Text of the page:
The Keys to a Winning RFP
By Michelle Collins | October 31, 2003
You've just found a lucrative government contract and you know that your company can do a fantastic job. Now all you've got to do is convince these people. You don't need writing skills on par with Shakespeare to accomplish this, but there are some techniques you can use to win the advantage.
Read the document carefully
During your first time you may have been keeping a mental checklist as you read the bid, answering more yes's than no's to the qualifications. Now it's time to print the document and go through it word by word.
This exercise will help you determine that the contract is within your domain, and that you have the credentials to compete, explains Ray Power, a managing partner with FMP Consulting.
in Ottawa. You may find that your perfect opportunity may cost you more than you can afford.
If you're confused about something you read don't gloss over it or make assumptions. You don't want to find out later that you missed a key aspect of the RFP or that you went off in the wrong direction.
"If the RFP is not clear in its requirements or evaluation criteria, it is important to pose direct questions to the project authority and get clear answers before investing any time in a proposal," says Power.
Power also points out that neglecting to do this is another common mistake that people will make. You should also ask about whom currently holds the contract. You may find that the agency wants to renew their contract with the current supplier, but must still post the bid to meet certain regulations.
In fact, Power says this favouritism is one of the biggest concerns when it comes to answering RFP's. However, if you feel it is worth your while it shouldn't stop you from bidding. A strong and focused proposal could win this contract away from the current supplier.
Make sure that you can do the job
While you may think that you meet the qualifications outlined, Power says it's important to make sure you can actually do what's expected. Chances are other companies who specialize in these tasks are also submitting bids. Your time is better spent focusing on the areas where you excel.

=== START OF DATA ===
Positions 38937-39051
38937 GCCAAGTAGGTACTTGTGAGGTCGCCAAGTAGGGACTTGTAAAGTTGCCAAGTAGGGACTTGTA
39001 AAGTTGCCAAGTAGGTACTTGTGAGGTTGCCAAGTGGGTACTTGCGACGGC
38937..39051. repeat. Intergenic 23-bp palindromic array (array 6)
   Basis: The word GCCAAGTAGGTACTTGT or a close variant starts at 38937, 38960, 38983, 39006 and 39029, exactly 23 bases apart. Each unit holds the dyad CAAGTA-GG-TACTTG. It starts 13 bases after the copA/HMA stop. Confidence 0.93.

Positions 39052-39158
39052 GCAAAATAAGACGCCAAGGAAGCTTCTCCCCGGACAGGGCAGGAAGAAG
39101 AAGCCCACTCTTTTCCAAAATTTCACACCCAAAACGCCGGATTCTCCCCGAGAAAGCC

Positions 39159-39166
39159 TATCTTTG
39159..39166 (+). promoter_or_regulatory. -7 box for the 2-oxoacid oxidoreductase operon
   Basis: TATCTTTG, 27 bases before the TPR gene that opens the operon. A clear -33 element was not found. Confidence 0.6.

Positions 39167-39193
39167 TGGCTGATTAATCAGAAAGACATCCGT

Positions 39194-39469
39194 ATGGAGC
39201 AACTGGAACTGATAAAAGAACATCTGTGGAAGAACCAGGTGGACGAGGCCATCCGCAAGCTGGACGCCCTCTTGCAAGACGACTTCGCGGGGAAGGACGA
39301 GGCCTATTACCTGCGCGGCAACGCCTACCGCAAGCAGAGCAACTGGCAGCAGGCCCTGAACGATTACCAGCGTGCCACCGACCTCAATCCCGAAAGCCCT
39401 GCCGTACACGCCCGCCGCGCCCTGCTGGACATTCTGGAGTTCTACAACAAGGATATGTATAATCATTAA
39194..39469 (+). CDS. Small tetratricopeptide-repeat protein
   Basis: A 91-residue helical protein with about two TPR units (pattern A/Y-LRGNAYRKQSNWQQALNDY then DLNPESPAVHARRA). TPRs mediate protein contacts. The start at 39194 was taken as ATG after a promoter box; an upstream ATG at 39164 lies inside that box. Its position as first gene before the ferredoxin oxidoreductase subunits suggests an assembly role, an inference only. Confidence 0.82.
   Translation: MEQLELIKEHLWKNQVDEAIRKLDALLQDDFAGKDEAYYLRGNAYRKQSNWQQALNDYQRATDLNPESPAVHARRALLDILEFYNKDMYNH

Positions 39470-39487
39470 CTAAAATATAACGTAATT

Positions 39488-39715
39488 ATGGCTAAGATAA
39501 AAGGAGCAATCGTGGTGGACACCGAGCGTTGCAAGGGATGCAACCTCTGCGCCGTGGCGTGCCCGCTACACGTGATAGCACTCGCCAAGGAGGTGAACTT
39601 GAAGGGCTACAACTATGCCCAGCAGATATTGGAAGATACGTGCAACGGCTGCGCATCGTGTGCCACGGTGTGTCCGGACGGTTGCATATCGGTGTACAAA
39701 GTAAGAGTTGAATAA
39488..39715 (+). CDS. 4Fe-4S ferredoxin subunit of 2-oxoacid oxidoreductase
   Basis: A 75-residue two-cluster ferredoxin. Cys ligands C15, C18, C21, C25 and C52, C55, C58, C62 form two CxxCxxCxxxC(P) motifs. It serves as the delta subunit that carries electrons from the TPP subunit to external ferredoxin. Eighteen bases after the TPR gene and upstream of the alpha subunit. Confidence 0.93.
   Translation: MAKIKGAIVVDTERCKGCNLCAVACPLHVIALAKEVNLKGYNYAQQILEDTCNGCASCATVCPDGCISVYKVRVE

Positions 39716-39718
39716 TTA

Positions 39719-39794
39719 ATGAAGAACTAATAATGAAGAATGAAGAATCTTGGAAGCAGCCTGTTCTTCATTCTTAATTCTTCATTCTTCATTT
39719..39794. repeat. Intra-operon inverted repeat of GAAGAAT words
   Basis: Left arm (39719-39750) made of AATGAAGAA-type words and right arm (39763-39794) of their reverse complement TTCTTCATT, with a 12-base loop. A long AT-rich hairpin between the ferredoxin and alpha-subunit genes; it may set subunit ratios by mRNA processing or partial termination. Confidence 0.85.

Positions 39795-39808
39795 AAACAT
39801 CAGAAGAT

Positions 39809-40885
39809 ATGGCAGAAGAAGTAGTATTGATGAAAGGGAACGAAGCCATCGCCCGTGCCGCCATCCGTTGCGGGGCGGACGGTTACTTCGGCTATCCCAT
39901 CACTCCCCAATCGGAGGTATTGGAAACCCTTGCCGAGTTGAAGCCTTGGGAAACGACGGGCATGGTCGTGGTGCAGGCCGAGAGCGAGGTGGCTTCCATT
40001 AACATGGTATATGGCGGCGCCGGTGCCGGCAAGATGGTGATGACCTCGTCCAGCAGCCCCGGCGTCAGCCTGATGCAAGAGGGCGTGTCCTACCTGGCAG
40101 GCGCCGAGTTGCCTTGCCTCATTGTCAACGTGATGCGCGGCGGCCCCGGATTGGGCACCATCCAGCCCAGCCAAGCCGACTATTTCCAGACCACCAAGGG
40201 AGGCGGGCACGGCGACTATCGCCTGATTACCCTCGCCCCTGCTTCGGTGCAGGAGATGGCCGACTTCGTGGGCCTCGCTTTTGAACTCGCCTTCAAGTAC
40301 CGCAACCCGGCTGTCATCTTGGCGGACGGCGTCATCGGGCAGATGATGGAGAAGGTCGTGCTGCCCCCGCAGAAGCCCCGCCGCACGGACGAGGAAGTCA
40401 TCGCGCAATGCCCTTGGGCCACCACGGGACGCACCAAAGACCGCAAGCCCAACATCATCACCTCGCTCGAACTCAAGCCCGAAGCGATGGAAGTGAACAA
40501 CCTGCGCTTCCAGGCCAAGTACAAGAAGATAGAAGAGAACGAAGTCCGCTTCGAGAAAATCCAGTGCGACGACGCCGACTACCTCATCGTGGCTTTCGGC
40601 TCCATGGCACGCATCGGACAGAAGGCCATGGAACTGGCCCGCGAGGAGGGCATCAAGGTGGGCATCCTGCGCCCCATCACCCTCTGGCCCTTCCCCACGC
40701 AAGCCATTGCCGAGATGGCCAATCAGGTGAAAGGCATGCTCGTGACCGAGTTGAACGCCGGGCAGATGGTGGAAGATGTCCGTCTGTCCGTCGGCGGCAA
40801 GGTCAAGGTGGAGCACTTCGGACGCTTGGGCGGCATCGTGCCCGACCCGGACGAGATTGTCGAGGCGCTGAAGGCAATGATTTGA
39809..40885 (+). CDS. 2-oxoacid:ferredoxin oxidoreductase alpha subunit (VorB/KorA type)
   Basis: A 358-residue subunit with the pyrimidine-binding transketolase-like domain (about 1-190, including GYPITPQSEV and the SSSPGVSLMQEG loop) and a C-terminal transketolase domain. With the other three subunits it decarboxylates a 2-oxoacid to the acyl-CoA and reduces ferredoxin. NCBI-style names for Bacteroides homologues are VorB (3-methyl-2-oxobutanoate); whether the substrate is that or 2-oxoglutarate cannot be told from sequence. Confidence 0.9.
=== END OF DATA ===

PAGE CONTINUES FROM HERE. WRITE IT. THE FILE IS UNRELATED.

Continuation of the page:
"Be realistic in assessing your chances - it may be you have the perfect person for the job, but you don't have the corporate qualifications to win the bid," says Power.
Identify your competitive advantage
Upon a second reading you are even more convinced that you can do this job. Your next step is to think about your competitors and what they have to offer. Then you must consider what's unique about your company. Power says that one of the most common mistakes he runs across is people who haven't sized up their competitive chances.
Do you have an expert on staff who knows this topic inside out? Or perhaps your company has proprietary technology that automatically puts you ahead. Identify these things and make sure that you highlight them in your response.
Ready, set, write
Once you have done your homework and are satisfied that you know the past history of this contract, and feel you have a strong chance of winning, you are ready to write. While an advisor such as Power can help you identify the pros and cons of an RFP, you should do the writing yourself. First of all, it can be expensive to hire someone else to take on the writing duties. Secondly, you are likely the best person to identify your company's capabilities and highlight them to their best advantage. If you have concerns about grammar and clarity, perhaps you may want to find a freelance copy editor to look over your work a final time.